A prominent businessman has strong words about City of St. John’s regulations after several stop-work orders were slapped on his Quidi Vidi development.
“I think this is a broken system that badly needs to be fixed,” said Mark Dobbin of Long Harbour Holdings, the group behind a project to redevelop the former Flake House restaurant property, a waterfront location overlooking the historic Quidi Vidi Gut.
Dobbin expressed his concerns on Thursday after the wharf development – the first part of the larger project – was issued a third stop-work order since last fall.
The wharf was supposed to be completed this past spring, and now it may be delayed another six to nine months.
It’s being held up because some people in Quidi Vidi expressed concerns with various aspects of the development and appealed the work permit issued for the wharf.
The appeal was denied by the appeal board after a city hearing on June 20, but the appellant, Randy Walsh, then filed another appeal – this time with Newfoundland and Labrador Supreme Court on June 28.
The appeal with the court resulted in the city issuing a third stop-work order on the wharf development this week, according to Dobbin.
Walsh is chair of both the Quidi Vidi Village Slipway Committee and Quidi Vidi Village Property Owners. He claims storm sewer upgrades to be done as part of the development will affect another property on Barrows Road.
Walsh claims the city designed a storm sewer intake to be installed on the residential property without consulting the property owners, and he says there’s already concerns with water build-up on the property.
“I will be heard, and we will be heard down there (at Supreme Court),” said Walsh.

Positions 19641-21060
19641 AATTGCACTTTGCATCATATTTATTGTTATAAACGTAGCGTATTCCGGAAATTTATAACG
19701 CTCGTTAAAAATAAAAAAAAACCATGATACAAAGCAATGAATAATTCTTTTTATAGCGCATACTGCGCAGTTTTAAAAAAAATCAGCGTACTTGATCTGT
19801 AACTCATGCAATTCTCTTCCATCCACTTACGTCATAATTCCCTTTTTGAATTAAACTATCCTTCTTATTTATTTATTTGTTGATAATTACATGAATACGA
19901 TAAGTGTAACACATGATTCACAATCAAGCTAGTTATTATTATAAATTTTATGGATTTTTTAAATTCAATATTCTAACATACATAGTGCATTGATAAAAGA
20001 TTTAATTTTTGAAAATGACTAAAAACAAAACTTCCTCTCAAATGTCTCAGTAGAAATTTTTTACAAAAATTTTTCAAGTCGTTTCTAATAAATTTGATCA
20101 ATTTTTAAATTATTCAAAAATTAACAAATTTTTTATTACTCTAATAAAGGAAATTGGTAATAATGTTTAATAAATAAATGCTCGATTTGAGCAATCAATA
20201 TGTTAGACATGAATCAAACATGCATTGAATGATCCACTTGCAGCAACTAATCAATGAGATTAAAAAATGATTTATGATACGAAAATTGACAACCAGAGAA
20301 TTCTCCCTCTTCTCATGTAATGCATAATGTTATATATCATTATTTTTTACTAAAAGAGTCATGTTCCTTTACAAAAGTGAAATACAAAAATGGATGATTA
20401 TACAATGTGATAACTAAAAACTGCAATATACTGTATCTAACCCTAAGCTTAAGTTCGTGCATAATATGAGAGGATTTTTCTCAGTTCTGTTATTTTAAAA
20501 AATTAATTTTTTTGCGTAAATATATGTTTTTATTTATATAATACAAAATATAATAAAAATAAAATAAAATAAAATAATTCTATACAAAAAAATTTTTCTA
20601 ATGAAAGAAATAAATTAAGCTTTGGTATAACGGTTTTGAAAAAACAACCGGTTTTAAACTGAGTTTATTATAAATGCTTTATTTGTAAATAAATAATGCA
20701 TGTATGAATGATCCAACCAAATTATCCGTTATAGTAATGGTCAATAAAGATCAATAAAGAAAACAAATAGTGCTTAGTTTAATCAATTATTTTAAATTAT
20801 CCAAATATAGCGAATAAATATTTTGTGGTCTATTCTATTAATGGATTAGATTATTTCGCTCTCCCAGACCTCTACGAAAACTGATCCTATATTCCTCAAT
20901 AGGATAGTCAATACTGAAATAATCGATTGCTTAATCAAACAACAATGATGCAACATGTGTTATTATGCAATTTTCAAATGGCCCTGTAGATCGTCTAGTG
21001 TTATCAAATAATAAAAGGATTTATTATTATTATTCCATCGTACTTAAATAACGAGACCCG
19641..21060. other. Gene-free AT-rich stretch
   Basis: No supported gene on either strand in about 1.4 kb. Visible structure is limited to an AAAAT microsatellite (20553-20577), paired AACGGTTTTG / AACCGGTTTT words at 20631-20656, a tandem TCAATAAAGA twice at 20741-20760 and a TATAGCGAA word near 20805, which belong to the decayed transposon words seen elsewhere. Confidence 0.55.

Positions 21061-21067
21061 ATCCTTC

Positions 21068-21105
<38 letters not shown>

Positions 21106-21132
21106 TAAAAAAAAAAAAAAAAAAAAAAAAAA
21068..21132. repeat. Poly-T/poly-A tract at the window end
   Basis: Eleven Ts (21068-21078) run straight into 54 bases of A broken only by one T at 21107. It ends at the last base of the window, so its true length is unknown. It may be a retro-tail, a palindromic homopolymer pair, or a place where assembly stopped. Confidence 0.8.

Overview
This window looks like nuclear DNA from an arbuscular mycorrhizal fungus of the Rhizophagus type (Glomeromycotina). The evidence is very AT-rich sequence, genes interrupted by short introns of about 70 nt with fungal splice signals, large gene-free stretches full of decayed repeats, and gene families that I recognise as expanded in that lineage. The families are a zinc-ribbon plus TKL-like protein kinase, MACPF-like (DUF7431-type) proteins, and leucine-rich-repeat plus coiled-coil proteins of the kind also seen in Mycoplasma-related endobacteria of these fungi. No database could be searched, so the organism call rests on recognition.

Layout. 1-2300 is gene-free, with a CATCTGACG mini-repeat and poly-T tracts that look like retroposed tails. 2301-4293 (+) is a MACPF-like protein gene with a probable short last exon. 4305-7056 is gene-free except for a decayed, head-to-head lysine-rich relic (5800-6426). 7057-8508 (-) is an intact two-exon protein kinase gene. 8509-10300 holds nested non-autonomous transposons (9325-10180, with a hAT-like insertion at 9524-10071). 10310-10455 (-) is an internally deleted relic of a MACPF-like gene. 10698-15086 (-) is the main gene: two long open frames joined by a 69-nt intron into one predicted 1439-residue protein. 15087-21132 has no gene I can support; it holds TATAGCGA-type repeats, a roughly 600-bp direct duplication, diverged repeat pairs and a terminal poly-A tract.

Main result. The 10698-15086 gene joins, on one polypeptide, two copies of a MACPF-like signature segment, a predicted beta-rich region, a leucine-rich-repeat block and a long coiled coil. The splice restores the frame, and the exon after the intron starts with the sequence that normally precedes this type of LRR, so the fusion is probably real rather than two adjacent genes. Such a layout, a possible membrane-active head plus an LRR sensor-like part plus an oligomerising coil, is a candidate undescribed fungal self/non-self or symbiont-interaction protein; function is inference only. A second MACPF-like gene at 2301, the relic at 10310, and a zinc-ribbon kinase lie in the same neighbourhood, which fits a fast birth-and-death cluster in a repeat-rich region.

However, Dobbin said Long Harbour Holdings has been through a Supreme Court judgement with Walsh just last year and believes Walsh is “working the system to fulfill or pursue his personal agenda, which is anti-development.”
“People haven’t been aware of this, or used it in such a callous manner, but now the cat’s out of the bag.” — Mark Dobbin
Dobbin said Walsh’s complaints will be addressed in court, but right now his main concern is that the city’s third stop-work order uncovered a structural flaw in the regulatory environment.
“The city is allowing people to exploit that flaw for their own personal agendas.
“If I didn’t like the fact that they were going to dig up outside my restaurant downtown, I could have gone and appealed the work permit and I could have worked the system and delayed that (Water Street) dig by nine months.
“If I don’t like the fact that my neighbour is going to put up a shed, I can delay that by nine months. You don’t even have to be an interested party. So, if you’re doing something and I just don’t like you, I can delay you and cost you a lot of money.”
Dobbin said any work permit issued by the city can be objected, noting the objection “can be completely spurious, as long as the paperwork is properly completed, and you have to go through the time and expense of an independent commission reviewing the work order.”
“People haven’t been aware of this, or used it in such a callous manner, but now the cat’s out of the bag.”
He said such a situation causes uncertainty with developments when any work permit issued in the city can be “delayed frivolously” by up to nine months to a year.
In an email to The Telegram, city spokespeople said the city is following the process outlined in its development regulations, and “cannot choose which regulatory and legislative provisions it wishes to comply with.”
Dobbin said what the city needs is “somebody to show a bit of conviction” and apply the rules “properly rather than just following the path of least resistance.”
Walsh also takes issue with the city. He claims the city breached its own development regulations by not contacting the Barrow’s Road property owner, the slipway committee, or property owners near the wharf development.
A city spokesperson said no further comments could be made because the matter is before the courts.